Here’s What The UK Coronavirus 'R Rate' Is Near You

Ned Simons
·Politics news editor, HuffPost UK
·3-min read

The reproduction number, or R rate, of coronavirus transmission across the UK is between 1.2 and 1.3 according to the latest government figures.

The R measures the number of people, on average, that each sick person will infect. If R is greater than 1, the epidemic is generally seen to be growing. If R is less than 1 the epidemic is shrinking.

Here’s what the R is near you

  • East of England 1.0 – 1.3 (last week: 1.1 – 1.3)

  • London 0.9 – 1.2 (1.1 – 1.4)

  • Midlands 1.2 – 1.4 (1.1 – 1.4)

  • North East and Yorkshire 1.1 – 1.3 (1.1 – 1.4)

  • North West 1.2 – 1.5 (1.0 – 1.4)

  • South East 1.0 – 1.2 (1.1 – 1.4)

  • South West 1.2 – 1.5 (1.1 – 1.5)

In Scotland the latest figures estimate the R rate is between 0.9 and 1.3.

In Wales the R rate is estimated to be between 1.0 and 1.3.

And in Northern Ireland it is estimated to be above 1.

Boris Johnson will host a Downing Street press conference on Friday afternoon.

The prime minister has repeatedly warned England’s national lockdown rules could be tightened if they are not “properly observed”.

Ahead of the briefing, No.10 said that scientists at the government’s Porton Down research facility are investigating the new Brazilian variant of coronavirus.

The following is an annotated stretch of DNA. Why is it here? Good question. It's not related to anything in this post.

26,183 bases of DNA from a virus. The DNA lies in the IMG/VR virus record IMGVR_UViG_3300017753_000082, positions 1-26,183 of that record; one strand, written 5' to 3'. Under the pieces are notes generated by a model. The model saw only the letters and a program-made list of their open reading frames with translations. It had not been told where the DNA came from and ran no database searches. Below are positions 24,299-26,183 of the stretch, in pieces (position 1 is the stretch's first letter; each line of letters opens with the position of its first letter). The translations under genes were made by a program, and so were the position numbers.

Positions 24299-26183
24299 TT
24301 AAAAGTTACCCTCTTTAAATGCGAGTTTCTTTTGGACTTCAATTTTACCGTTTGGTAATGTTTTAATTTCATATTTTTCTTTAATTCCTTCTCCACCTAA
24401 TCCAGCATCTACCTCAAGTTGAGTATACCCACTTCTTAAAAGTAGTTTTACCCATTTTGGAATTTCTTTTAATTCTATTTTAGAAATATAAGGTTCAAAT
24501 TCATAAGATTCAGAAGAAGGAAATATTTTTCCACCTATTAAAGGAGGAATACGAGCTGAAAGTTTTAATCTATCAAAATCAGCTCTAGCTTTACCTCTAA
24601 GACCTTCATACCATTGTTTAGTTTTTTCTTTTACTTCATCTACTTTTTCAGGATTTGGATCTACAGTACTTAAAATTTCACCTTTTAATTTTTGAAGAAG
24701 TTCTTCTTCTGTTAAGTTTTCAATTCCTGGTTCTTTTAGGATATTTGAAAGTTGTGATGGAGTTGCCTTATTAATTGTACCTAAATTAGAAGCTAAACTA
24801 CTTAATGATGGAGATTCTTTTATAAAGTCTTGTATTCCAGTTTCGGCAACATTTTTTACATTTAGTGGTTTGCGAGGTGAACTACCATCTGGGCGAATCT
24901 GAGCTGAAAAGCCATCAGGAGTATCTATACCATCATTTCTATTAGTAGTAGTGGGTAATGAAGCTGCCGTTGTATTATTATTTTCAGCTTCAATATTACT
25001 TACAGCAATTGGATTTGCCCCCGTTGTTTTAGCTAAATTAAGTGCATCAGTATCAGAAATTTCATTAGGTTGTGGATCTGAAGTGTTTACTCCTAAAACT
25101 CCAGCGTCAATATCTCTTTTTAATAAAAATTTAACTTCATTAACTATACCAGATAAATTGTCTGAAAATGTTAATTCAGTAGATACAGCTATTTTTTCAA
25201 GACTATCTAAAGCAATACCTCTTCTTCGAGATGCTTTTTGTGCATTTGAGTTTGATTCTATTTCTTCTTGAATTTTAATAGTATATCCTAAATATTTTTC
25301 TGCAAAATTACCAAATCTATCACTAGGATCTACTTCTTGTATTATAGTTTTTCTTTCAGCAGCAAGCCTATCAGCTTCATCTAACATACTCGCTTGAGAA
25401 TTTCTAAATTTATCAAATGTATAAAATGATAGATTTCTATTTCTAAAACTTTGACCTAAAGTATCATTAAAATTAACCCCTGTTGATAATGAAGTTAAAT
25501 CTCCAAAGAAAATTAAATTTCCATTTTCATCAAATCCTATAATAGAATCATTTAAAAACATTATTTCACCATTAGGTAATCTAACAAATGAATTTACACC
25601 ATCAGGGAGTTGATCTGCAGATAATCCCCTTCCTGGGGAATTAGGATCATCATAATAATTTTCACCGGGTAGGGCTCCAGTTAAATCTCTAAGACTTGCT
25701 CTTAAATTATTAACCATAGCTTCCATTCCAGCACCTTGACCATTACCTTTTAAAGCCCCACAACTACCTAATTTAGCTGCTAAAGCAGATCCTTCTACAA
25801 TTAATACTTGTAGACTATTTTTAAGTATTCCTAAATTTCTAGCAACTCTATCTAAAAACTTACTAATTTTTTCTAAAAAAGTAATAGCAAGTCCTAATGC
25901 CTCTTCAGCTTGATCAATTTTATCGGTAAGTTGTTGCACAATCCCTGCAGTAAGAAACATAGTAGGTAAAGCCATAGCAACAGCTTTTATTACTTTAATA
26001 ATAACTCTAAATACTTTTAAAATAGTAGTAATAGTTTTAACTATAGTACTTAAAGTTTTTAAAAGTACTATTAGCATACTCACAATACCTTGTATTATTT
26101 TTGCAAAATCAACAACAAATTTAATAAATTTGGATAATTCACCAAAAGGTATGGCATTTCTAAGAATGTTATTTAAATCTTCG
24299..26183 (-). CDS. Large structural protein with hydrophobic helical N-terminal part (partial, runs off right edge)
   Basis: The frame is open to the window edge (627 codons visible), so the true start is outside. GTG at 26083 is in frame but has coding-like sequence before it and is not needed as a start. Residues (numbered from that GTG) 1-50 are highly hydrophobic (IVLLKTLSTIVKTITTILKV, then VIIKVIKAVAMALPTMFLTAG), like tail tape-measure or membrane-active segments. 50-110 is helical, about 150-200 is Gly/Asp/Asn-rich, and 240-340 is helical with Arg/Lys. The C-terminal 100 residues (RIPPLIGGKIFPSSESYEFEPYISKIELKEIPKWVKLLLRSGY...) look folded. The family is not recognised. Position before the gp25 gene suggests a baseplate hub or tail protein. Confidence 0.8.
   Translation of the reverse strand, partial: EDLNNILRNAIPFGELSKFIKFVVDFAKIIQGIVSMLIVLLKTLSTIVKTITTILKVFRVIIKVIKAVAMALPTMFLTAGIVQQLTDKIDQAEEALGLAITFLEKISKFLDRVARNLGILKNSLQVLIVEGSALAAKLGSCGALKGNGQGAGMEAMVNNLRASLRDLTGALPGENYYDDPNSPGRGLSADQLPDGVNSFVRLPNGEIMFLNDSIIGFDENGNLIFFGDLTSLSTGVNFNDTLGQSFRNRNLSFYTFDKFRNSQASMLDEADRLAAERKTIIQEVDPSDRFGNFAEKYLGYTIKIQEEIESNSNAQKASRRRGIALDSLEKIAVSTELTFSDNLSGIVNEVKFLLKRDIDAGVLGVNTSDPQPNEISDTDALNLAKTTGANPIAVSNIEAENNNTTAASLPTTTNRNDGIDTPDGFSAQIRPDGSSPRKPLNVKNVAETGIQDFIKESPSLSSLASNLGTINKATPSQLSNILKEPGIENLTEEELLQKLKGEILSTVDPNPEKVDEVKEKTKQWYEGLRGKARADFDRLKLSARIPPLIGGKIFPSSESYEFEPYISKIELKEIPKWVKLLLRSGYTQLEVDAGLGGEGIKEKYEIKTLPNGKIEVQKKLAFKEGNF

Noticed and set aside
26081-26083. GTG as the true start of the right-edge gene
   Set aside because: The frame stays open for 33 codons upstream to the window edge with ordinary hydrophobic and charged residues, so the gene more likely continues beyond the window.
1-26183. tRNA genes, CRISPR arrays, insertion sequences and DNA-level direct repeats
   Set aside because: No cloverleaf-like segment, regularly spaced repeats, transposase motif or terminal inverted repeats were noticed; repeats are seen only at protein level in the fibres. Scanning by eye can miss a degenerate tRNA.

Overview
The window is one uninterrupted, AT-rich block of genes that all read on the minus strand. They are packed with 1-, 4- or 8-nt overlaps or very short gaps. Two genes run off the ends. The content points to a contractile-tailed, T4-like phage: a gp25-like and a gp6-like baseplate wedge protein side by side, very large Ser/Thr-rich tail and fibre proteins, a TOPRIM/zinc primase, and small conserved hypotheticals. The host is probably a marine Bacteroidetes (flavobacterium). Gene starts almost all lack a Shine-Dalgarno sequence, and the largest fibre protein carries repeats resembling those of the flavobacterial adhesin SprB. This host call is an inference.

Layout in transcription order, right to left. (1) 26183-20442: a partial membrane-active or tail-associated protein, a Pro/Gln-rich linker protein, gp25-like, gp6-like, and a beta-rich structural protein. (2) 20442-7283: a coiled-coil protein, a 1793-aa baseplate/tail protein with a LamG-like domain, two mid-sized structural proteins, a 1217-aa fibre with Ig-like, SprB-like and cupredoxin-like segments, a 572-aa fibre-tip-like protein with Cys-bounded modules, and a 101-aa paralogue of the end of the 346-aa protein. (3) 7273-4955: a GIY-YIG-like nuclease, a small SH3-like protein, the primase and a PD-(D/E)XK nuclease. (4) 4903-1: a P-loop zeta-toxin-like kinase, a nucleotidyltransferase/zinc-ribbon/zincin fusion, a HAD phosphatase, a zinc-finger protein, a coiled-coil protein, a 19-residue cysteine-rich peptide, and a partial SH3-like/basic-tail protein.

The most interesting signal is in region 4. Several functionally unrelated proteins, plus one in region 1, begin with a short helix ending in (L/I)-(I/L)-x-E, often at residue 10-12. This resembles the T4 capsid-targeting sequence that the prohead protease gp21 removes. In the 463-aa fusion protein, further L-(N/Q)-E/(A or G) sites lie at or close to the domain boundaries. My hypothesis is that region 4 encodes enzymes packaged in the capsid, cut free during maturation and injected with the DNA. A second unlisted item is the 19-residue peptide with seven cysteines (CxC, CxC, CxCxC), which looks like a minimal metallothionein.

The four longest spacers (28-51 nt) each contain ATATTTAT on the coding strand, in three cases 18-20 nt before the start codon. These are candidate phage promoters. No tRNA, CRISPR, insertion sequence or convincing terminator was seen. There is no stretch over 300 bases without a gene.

Priti Patel, the home secretary, said on Thursday tougher rules would not be introduced “today or tomorrow”. But she did not rule out new measures being announced next week.

Keir Starmer, the Labour leader, has said the current measures in England are “not strong enough” and accused the prime minister of being “slow to act”.

Scotland has toughened its lockdown restrictions to include reducing click and collect services to only those deemed essential from Saturday.

The R number, explained

The R number – sometimes referred to as the R0 – is the “basic reproduction number”. It’s used to measure the transmission potential of a disease.

The R value represents the number of people that one infected person will, on average, pass the virus on to. It’s influenced by characteristics of the specific disease (in this case, Covid-19), such as how easily it passes from person to person. Human behaviour – i.e. how closely we follow social distancing measures – will also impact the R number.

When the R number is below one, this suggests the number of cases is shrinking. Anything above one suggests cases and subsequent infections are growing – and is a cause for concern, because cases snowball.

While it can help indicate if lockdown measures are working, the R number doesn’t offer the full picture; the R value can show if an epidemic is getting bigger or smaller, but not how large it is.

“R should always be considered alongside the number of people currently infected,” the government website explains. “If R equals 1 with 100,000 people currently infected, it is a very different situation to R equals 1 with 1,000 people currently infected.”

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This article originally appeared on HuffPost UK and has been updated.